TNSC: 15% export decline if 2nd-half rebound falters
Exports may contract by as much as 15% this year if the country averages just US$16.4 billion a month in the second half of the year, according to a group of Thai exporters.
Ghanyapad Tantipipatpong, chairwoman of the Thai National Shippers' Council (TNSC), said on Tuesday that the council looks set to downgrade its shipment forecast if the overall export performance remains unimproved next month.
In July, Thai shippers downgraded the country's export outlook to a 10% contraction, deeper than the previous forecast of an 8% drop, due to the coronavirus crisis and the strong baht.
Weakening purchasing power and the ailing economies of key trading partners were key components in the TNSC's export forecast cut.
"We are keeping the 2020 export forecast at a 10% contraction," Ms Ghanyapad said. "Given a raft of negative factors, we're afraid shipments may fall by 15% if the monthly figures for the remaining months do not improve and total less than $17 billion a month."
According to the Commerce Ministry's report, customs-cleared exports tumbled 23.2% year-on-year in June, the weakest pace since July 2009.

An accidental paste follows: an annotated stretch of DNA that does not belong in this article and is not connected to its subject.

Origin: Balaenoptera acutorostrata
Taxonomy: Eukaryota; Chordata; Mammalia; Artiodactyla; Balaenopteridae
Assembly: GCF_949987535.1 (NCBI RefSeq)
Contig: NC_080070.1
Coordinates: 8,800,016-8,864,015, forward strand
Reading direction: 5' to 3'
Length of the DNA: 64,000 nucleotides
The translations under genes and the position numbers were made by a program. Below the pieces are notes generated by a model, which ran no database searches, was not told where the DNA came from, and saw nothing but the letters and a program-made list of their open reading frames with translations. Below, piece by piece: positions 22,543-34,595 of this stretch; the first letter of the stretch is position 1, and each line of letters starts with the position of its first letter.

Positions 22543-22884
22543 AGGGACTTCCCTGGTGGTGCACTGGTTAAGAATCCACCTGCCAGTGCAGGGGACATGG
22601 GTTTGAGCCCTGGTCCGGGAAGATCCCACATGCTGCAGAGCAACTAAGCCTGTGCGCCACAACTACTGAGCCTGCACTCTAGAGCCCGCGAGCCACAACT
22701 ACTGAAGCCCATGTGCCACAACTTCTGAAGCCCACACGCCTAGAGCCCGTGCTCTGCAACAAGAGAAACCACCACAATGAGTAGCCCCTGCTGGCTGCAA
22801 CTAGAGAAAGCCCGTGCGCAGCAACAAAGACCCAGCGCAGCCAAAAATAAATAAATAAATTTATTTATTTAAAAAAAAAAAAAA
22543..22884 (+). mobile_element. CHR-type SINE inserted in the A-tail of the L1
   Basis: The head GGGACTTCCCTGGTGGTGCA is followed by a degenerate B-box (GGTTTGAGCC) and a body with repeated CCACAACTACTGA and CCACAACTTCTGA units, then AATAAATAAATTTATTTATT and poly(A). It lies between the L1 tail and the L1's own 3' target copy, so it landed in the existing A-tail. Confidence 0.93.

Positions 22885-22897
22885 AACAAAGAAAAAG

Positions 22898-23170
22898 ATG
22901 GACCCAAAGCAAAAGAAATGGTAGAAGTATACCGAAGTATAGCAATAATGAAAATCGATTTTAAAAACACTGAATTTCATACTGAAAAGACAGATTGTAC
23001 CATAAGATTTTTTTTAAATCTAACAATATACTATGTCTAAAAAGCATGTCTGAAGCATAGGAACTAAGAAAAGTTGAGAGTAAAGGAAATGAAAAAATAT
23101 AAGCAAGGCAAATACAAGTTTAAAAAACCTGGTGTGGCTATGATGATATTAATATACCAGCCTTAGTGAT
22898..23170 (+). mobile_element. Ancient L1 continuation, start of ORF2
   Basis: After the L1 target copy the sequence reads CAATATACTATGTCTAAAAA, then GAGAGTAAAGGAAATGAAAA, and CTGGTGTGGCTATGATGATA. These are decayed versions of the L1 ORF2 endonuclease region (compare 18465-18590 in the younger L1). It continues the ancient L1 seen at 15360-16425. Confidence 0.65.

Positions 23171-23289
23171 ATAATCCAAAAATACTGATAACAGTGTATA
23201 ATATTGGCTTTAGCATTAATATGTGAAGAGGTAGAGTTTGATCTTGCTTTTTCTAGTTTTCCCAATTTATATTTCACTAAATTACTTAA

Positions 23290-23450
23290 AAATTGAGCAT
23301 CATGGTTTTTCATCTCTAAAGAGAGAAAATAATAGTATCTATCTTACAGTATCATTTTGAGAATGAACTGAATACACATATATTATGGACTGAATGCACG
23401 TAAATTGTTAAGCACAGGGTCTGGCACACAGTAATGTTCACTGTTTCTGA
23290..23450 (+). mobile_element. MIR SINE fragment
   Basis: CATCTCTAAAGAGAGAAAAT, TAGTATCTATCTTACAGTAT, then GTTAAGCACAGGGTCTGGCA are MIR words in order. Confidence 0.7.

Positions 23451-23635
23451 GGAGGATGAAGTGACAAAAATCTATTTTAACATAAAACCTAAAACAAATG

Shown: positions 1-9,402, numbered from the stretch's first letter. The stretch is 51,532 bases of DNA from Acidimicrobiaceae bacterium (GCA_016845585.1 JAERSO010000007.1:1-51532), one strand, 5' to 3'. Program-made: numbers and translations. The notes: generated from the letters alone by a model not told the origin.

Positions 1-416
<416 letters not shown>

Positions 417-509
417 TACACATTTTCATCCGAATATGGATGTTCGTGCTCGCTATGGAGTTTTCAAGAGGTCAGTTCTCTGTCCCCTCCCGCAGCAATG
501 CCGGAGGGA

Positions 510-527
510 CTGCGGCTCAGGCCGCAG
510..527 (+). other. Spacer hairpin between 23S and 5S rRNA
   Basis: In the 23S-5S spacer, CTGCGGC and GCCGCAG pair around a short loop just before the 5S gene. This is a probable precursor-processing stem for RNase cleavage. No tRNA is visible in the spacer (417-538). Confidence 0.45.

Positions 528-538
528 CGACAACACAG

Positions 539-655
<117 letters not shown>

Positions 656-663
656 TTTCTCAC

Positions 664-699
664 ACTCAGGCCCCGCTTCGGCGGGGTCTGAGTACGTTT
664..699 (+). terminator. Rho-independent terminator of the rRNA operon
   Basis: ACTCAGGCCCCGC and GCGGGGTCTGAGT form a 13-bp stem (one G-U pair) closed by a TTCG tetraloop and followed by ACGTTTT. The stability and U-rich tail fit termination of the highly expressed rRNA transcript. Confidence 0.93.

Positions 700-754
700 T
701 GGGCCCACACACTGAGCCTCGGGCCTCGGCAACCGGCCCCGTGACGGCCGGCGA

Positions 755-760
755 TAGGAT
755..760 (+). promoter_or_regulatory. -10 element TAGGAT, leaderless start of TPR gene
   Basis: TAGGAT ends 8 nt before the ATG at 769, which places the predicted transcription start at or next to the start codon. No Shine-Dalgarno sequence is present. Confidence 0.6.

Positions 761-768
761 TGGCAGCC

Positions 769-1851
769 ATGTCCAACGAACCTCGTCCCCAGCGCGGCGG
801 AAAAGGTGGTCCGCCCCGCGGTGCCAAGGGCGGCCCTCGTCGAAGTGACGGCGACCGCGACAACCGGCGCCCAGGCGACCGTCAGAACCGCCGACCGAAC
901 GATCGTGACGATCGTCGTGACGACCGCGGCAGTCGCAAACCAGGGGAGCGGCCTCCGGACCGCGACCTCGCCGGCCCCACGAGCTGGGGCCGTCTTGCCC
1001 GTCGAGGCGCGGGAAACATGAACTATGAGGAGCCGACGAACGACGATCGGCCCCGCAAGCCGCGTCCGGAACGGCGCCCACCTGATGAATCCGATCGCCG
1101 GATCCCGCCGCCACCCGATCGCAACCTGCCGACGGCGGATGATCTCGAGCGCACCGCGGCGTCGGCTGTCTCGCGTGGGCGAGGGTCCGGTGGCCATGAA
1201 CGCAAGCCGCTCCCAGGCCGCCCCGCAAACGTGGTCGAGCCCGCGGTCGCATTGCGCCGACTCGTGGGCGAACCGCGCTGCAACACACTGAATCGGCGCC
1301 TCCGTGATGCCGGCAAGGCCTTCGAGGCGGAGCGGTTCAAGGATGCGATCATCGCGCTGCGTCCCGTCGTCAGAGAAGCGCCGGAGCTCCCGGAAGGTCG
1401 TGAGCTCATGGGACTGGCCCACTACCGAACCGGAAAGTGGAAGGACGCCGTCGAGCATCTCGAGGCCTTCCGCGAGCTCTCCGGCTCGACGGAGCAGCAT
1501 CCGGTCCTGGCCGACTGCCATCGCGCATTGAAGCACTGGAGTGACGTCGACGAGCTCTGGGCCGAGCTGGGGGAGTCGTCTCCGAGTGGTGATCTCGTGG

Exports fetched $16.4 billion in June, with imports dropping 18.1% to $14.8 billion, resulting in a trade surplus of $1.61 billion.
For the first half, exports fell 7.1% from the same period last year to $114 billion, while imports dropped 12.6% to $104 billion, resulting in a trade surplus of $10.7 billion.
Exporters want the state to take more serious action to address export constraints, Ms Ghanyapad said, adding that the government moves very slowly to tackle problems.
"In recent months, the private sector filed several proposals with the government, but the response has been slow, especially for financial relief and low-interest loans," she said. "Shippers also proposed that the Thai Credit Guarantee Corporation help provide credit guarantees to companies so they can more easily access soft loans."
Ms Ghanyapad said shippers have called on the central bank to rein in the baht so it will fare better against competitors' currencies.
Visit Limlurcha, vice-chairman of the TNSC, said the deep contraction over May and June reflected the reality of how seriously Thai exports were being hit by the pandemic and subsequent lockdown measures.
Recovery signs have yet to appear in the third quarter because a vaccine is not forthcoming, he said.